FREE SOLO, US, 2018. Starring Alex Honnold, Tommy Caldwell, Jimmy Chin, Sanni Mc Candless.Directed by Jimmy Chin, Elizabeth Chai Vasarhelyi. 100 minutes. Rated M (Coarse language).
This is a National Geographic Documentary production. The subject, indicated by the title, Free Solo, is mountain climbing, scaling mountains without any ropes or safety gear. Obviously, a must for mountain climbers. Others may find it a very strange vicarious experience, partly exhilarating, partly dizzying, quite amazing in terms of the achievement of the central character, Alex Honnold.
Alex was a quiet boy who lived in Sacramento, California. He became interested in climbing, found that he had natural skills, climbed many mountains in the traditional way, but also began to do free solo work throughout the United States, sometimes going abroad, with scenes in this film from Morocco.
Initially, the audience might be wondering how they got all these shots and close-ups of Alex and details of his climbing. Soon we are introduced to the filmmakers, climbers themselves, Alex’s friends, especially director Jimmy Chin, and see how they climbed (with ropes and gear) to find the best places to film, perched on the side of the mountains, getting long shots, getting close-ups of Alex, very conscious that they should not distract him or disturb him, and very alert to the dangers and the reality of sudden falls and death.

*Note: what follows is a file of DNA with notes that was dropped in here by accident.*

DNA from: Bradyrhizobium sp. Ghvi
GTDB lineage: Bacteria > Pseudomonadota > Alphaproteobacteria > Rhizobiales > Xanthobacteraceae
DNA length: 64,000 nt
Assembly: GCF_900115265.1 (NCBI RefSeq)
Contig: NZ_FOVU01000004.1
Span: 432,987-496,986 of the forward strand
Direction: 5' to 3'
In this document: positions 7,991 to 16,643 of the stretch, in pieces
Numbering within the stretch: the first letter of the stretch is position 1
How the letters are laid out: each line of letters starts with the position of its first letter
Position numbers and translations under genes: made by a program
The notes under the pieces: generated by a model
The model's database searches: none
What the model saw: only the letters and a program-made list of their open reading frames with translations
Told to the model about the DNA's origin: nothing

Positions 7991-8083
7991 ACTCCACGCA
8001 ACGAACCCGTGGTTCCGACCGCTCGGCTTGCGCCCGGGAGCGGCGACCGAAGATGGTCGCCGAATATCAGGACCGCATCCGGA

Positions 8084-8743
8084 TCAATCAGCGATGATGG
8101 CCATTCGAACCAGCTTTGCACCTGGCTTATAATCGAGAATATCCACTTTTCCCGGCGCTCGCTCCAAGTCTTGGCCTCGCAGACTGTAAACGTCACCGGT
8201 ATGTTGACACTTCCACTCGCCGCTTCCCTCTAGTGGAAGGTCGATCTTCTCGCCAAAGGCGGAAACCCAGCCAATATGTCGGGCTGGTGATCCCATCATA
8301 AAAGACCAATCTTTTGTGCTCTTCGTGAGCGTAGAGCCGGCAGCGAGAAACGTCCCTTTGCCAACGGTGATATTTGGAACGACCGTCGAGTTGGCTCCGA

The film presents quite a genial picture of Alex himself – although he is very introverted, focused, and not particularly well integrated emotionally, coming from a family which did not hug or use the word love, becoming involved with a girlfriend, Sanni Mc Candless, who finds his self-contained reserve sometimes very difficult. However, we see him speaking to students at his old school as well as his establishing a personal foundation for aid against poverty.
For those who love mountain scenery, this film is very rewarding. The ultimate destination is Yosemite Valley, the mountain face nicknamed El Capitan. By the end of the film, the audience has become familiar with various sites on the mountain, secure places, dangerous places, alarming places.
Alex plans to scale El Capitan and in free solo. However, he has some accidents and bails out in an attempt, postponing the feat for a year. We see some of his physical regimen, some information about his diet, follow his close examination of the whole route up El Capitan and his notebooks and the details of steps – as we remember that he has only two hands, two feet, eight fingers and two thumbs as his resource. And, just so that we remember the challenge, the film edits in all kinds of views from the mountain, down the steep sides, the crevices in the rocks, and the green valley far below.
For those who are prone to the touch of the vertiginous, it is something of an ordeal to watch even though we know that the attempt is going to be successful. But, the film is a tribute to the intensity of Alex Honnold, his talent, his perseverance, his illustration of what can be heroic physical achievement.
Madman films. Releasing January 24th
Peter Malone MSC is an Associate of the Australian Catholic Office for Film and Broadcasting.